READ revolutionizes access to handwritten documents
From the Middle Ages to today, from old Greek to modern English, from running text to tables or forms
Our latest milestone has put a big smile on our faces – there are now over 20,000 registered users of our Transkribus platform for Handwritten Text Recognition! People are working with Transkribus across the globe, using it to train hundreds of models to recognise texts of diverse dates, languages and styles.
Across the course of the READ project, we have welcomed over 13,000 new users of the platform and created a formidable network of people interested in opening up access to historical documents. We look forward to continued growth as we move into our next phase with READ COOP.
The Royal College of Physicians has been devoted to advancing medicine for the past 500 years and has amassed outstanding historical collections of rare books, medical instruments and medicinal plant specimens.
The RCP has recently digitised the 6000 sheets from the (mostly) nineteenth-century Herbarium of the Pharmaceutical Society of Great Britain. This collection comprises thousands of preserved plant specimens and their associated labels.
Dr Michael de Swiet, Dr Henry Oakley and Professor Anthony Dayan of the RCP then decided to work with the Transkribus team to try to recognise the text from the Herbarium collection.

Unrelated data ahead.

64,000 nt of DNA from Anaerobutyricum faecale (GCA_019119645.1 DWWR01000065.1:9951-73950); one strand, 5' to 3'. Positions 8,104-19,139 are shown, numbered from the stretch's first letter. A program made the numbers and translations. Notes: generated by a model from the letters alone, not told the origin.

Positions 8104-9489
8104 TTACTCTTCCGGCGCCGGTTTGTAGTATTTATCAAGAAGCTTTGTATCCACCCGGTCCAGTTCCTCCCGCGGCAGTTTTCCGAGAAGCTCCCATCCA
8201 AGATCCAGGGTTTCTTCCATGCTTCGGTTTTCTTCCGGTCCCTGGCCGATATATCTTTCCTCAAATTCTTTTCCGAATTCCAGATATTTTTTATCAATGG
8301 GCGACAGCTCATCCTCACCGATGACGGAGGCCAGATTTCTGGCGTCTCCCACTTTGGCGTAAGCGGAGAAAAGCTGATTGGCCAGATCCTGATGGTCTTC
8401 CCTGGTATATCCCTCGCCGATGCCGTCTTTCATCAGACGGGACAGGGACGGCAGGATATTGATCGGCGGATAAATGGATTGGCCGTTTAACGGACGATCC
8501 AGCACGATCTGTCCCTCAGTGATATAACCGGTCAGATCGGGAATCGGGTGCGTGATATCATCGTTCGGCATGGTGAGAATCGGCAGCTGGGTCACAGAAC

The documents present various challenges for Handwritten Text Recognition (HTR) technology. They contain a mix of printed and handwritten text (in ink and pencil), various languages, abbreviations and specialist vocabulary. They are also written in several (similar) hands.
A first HTR model was trained on 29,083 transcribed words from the collection, using the pre-existing ‘English Writing M1’ model as part of the training process. The ‘English Writing M1’ model is trained to recognise the writing of the English philosopher Jeremy Bentham (1748 – 1832) and his secretaries – it is freely available to all Transkribus users for their experiments.
In the best cases, the resulting model can automatically transcribe pages from the collection with a Character Error Rate (CER) of around 10%.
The team at the RCP are pleased with these results and would be happy if they could be shared and improved upon by other people working with Herbarium material. If you would like to find out more about their work or have access to their HTR model, please contact the Transkribus team (firstname.lastname@example.org).